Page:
Baucus urges extension of green tax credits as part of payroll tax package
At issue for the Senate Finance Committee are dozens of tax benefits that expired last year, including the research and development credit, as well as a passel more set to run out at the end of this year unless lawmakers act. In that latter group are two credits hotly pursued by alternative energy companies, a production credit used by wind and biomass producers and a 30 percent advanced manufacturing credit.
The fate of these tax “extenders,” including a Treasury Department grant program and transit deduction that ran out last year, is an especially high priority for Finance Chairman Max Baucus (D-Mont.) as he weighs which of them could hitch a ride on a payroll tax-cut package now being negotiated with House Republicans.
A comprehensive tax overhaul, which Congress could take up as soon as this year’s post-election session, “should evaluate each and every extender and determine whether it should be allowed to expire or remain permanent,” Baucus said yesterday at a hearing on the tax benefits.
“This process, however, will take time — time that our recovering economy doesn’t have,” the Montanan added, calling for quick action on the extenders as part of a conference deal with the House on payroll tax relief.
Support from liberal Democrats aside, the Treasury provision that let green energy investments take advantage of grants rather than tax credits is all but certain to remain a temporary feature of the 2009 stimulus law (E&ENews PM, Dec. 15, 2011). Its prospects for joining an extenders package were dimmed to near-zero following the implosion of government-backed solar firm Solyndra, which prompted new GOP scrutiny of renewable energy supports.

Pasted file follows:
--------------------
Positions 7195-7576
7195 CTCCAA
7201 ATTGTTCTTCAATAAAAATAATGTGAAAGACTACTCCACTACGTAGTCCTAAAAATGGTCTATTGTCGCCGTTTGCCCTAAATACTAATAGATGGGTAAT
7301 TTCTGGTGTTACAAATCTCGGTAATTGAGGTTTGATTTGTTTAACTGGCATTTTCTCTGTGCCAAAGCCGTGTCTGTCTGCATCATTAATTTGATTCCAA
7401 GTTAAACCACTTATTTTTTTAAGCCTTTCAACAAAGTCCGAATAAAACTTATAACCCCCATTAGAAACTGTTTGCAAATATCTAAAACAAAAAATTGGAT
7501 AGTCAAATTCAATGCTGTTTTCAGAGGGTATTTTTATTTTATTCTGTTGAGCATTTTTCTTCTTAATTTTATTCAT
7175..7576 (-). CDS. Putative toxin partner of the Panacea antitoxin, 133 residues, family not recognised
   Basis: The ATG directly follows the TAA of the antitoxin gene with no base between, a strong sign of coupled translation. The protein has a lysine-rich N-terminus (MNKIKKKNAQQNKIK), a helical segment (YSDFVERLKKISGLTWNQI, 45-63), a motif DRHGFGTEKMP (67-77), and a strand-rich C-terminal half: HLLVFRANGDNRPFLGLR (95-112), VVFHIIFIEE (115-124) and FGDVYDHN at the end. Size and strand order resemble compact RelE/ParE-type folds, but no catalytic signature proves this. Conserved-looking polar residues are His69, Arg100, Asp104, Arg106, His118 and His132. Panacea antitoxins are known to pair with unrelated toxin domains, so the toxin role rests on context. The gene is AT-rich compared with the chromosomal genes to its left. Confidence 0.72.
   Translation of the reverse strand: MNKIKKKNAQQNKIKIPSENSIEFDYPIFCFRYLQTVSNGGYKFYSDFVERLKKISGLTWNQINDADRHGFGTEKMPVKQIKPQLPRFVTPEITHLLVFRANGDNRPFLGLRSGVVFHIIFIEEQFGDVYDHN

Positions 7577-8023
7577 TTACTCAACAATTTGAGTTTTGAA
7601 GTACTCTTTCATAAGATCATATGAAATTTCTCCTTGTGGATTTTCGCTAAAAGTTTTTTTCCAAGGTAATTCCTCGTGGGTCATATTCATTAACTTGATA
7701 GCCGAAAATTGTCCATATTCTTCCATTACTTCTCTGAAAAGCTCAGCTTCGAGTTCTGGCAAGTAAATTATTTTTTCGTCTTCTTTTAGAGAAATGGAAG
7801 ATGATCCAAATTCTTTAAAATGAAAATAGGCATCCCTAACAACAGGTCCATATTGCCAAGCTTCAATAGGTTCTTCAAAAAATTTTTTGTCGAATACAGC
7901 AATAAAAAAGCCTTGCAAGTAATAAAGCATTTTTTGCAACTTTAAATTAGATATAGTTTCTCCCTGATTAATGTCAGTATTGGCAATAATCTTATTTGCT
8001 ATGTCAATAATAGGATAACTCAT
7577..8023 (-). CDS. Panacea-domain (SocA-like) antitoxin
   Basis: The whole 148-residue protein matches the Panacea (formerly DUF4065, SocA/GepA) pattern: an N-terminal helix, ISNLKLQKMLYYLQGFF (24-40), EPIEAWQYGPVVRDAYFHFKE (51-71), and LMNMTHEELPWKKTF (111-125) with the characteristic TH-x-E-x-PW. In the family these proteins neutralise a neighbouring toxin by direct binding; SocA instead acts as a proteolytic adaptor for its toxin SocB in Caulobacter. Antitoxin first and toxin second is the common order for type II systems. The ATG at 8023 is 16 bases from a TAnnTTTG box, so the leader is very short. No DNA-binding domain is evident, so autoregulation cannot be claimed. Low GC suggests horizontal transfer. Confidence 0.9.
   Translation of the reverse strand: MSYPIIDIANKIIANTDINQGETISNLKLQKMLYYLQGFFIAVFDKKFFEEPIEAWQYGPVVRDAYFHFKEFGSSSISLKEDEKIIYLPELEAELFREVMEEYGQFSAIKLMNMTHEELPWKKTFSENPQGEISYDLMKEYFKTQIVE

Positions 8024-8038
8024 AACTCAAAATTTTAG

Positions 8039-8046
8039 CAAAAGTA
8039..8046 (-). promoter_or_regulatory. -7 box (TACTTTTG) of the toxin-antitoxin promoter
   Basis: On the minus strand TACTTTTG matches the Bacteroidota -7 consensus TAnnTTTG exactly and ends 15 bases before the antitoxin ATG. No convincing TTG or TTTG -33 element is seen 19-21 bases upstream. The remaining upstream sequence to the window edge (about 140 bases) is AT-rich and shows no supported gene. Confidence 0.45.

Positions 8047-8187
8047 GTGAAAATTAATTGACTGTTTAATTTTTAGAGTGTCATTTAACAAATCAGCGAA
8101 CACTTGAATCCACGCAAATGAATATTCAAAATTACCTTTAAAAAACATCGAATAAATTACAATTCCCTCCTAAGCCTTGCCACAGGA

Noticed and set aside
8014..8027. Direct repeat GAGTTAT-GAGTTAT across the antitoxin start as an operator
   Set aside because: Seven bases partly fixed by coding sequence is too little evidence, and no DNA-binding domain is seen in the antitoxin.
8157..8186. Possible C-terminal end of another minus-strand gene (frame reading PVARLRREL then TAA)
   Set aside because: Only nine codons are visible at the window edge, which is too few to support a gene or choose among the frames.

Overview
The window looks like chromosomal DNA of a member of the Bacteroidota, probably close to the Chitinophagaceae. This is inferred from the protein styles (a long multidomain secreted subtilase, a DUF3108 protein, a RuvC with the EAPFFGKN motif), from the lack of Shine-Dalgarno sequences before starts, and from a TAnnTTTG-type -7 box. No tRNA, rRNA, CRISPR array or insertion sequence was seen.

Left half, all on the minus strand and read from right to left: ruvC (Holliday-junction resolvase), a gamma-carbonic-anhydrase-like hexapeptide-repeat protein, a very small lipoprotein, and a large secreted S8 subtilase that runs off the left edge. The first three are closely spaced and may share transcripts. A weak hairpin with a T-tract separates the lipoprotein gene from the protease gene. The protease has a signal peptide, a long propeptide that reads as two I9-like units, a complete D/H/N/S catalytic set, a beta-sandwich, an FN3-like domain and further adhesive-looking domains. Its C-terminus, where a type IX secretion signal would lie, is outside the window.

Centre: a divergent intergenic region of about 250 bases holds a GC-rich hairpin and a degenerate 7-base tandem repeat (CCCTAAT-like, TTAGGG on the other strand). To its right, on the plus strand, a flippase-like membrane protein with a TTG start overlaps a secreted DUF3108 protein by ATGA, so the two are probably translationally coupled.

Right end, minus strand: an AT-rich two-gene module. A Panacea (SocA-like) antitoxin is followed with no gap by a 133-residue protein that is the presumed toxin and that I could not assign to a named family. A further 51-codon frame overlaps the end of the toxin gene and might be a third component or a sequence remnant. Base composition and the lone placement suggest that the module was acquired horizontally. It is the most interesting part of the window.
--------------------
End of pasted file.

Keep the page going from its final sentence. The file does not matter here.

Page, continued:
However, the wind and biomass production tax credit, in addition to the R&D and manufacturing credits, are more likely to remain intact as Baucus seeks GOP votes to steer an extenders package through during the payroll tax conference committee talks — the latest installment of which is set for today.
Caroline Harris, the U.S. Chamber of Commerce’s chief tax counsel, threw her weight behind extending the production credit in testimony to Baucus’ panel.
“When Congress fails to act, provisions such as the wind production tax credit do not operate efficiently,” Harris said yesterday. “Industries that are in their infancy are damaged because the code provisions they need to rely on to build up are not there.”
Yet the degree to which Baucus can count on GOP support for reupping the tax credits remains unclear, especially while broader tax reform eludes Congress and conservative groups renew their push to roll back as many federal energy supports as possible.
The Finance Committee’s ranking Republican, Sen. Orrin Hatch of Utah, cautiously urged fellow lawmakers to “mak[e] permanent the provisions that are worthy of remaining in the law, and eliminating those that are not” but stopped short of credit-by-credit endorsement at yesterday’s hearing.
The committee’s former top Republican and frequent Baucus ally, Sen. Chuck Grassley of Iowa, was more forthcoming in his endorsement of at least a “short-term” reprieve for “tax incentives for alternative energy sources.”
“With the economy still sputtering, we cannot afford the job losses that occur from pulling the rug out from under industries like biodiesel and wind that are still developing,” Grassley said in a statement. But beyond the near future, the Iowan added, renewable energy tax incentives should get more intense scrutiny as part of a “comprehensive tax reform” effort.